Once payment has been processed and we have received all the necessary items from the customer to begin the design, depending on the complexity, it typically takes 7-10 business days to have a septic design ready to be emailed to the customer for review and approval. If adjustments are needed, turn around is subject to complexity, communication and subsequent approvals. If no adjustments are needed and we have received written approval from the customer, the design will be submitted to the Kitsap Public Health District (KPHD) for their review, as soon as possible. The onsite inspector has up to 30 days to review the documents and make a site visit. Depending on the time of year and the circumstances, we tell our customers to expect a 4-6 week turnaround time for approvals on septic designs. Repair septic designs are usually submitted and approved quicker due to the possible public health risks from failed septic systems.
The cost to install a new residential system widely varies, depending on the type and size of system required. Typically, installation costs are between $6,000 and $22,000 but can be more or less depending on the details of the project.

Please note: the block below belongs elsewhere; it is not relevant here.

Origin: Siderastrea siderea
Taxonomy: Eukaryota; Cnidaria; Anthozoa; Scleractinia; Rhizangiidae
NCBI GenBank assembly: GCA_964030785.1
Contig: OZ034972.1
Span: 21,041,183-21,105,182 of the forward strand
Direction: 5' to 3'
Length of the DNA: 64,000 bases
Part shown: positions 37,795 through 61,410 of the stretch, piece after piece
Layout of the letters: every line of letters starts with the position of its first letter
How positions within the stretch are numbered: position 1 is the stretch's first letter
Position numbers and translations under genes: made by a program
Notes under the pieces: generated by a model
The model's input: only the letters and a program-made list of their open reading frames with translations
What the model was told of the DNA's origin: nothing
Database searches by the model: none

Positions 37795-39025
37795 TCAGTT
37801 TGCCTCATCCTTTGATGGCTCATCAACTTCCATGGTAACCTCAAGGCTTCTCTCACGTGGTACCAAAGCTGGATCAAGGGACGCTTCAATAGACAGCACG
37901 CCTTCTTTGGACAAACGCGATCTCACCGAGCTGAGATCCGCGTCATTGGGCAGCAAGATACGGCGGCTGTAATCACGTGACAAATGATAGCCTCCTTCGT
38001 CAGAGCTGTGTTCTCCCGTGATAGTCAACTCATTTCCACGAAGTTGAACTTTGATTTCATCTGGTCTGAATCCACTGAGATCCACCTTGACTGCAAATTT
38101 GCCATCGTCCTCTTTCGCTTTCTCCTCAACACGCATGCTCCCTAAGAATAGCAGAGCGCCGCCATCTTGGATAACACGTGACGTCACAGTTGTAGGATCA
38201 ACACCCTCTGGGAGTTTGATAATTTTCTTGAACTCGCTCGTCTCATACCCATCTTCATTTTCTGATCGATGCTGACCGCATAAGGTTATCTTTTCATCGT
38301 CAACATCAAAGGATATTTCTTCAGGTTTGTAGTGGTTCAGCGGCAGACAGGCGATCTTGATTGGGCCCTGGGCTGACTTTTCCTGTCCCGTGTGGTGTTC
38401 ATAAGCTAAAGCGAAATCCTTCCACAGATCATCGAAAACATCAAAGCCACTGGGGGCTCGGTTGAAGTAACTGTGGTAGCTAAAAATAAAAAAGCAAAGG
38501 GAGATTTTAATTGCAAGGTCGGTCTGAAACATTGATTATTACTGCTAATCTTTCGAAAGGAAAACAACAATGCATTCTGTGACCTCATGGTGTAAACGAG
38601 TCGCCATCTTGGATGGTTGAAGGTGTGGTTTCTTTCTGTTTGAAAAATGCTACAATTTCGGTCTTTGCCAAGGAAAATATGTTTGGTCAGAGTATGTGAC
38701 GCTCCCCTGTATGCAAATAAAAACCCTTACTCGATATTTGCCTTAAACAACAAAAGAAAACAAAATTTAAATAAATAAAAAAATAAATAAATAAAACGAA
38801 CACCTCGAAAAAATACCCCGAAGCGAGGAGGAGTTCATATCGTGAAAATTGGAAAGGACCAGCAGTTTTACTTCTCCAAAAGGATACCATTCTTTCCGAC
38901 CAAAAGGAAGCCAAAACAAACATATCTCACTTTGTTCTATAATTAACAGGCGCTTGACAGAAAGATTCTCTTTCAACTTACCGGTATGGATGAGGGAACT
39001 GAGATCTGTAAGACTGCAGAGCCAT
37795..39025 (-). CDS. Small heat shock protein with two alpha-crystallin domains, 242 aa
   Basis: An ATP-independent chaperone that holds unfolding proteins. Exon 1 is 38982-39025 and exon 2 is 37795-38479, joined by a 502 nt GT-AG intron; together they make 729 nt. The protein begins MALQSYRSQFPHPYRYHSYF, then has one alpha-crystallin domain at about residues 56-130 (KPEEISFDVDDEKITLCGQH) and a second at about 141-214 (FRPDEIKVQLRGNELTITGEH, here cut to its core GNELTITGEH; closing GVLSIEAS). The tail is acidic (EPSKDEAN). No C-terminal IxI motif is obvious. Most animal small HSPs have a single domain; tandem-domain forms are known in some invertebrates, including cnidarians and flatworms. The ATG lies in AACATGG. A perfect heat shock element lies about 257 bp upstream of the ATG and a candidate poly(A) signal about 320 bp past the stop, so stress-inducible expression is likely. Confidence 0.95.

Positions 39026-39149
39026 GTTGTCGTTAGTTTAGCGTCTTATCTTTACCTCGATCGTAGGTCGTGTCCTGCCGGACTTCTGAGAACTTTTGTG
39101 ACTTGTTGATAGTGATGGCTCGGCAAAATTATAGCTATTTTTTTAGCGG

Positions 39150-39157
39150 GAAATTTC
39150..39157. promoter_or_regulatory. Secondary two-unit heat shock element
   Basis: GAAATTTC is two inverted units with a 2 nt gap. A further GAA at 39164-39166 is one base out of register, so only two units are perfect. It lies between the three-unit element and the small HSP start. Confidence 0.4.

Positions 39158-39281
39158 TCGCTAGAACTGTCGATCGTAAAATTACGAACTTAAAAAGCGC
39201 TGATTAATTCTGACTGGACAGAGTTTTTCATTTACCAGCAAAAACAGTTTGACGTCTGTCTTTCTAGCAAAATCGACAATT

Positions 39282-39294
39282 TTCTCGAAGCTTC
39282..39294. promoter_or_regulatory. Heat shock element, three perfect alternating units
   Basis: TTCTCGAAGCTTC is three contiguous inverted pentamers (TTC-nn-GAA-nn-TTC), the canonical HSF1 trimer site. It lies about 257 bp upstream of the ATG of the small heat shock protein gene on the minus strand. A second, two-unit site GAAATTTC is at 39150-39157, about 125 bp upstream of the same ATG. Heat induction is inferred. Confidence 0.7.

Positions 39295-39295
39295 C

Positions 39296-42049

With normal maintenance and no abuse of the system, a typical system life expectancy is about 30 years. Some systems will fail sooner and others have lasted much longer.
There are many ways a system can “fail”. It can be as simple as a clogged pipe or burned-out pump, or as major as a plugged sand-filter or decreasing absorption rate of the soil, both of which typically lead to a system replacement.
As you can imagine, the liquid entering your system is full of organic matter. Over time, this organic matter can plug the pores in the soil (or pre-treatment filter) causing it to no longer absorb water. A household that generates a larger than normal volume of waste or if waste is stronger than typical for residents then it is likely to experience premature system failure.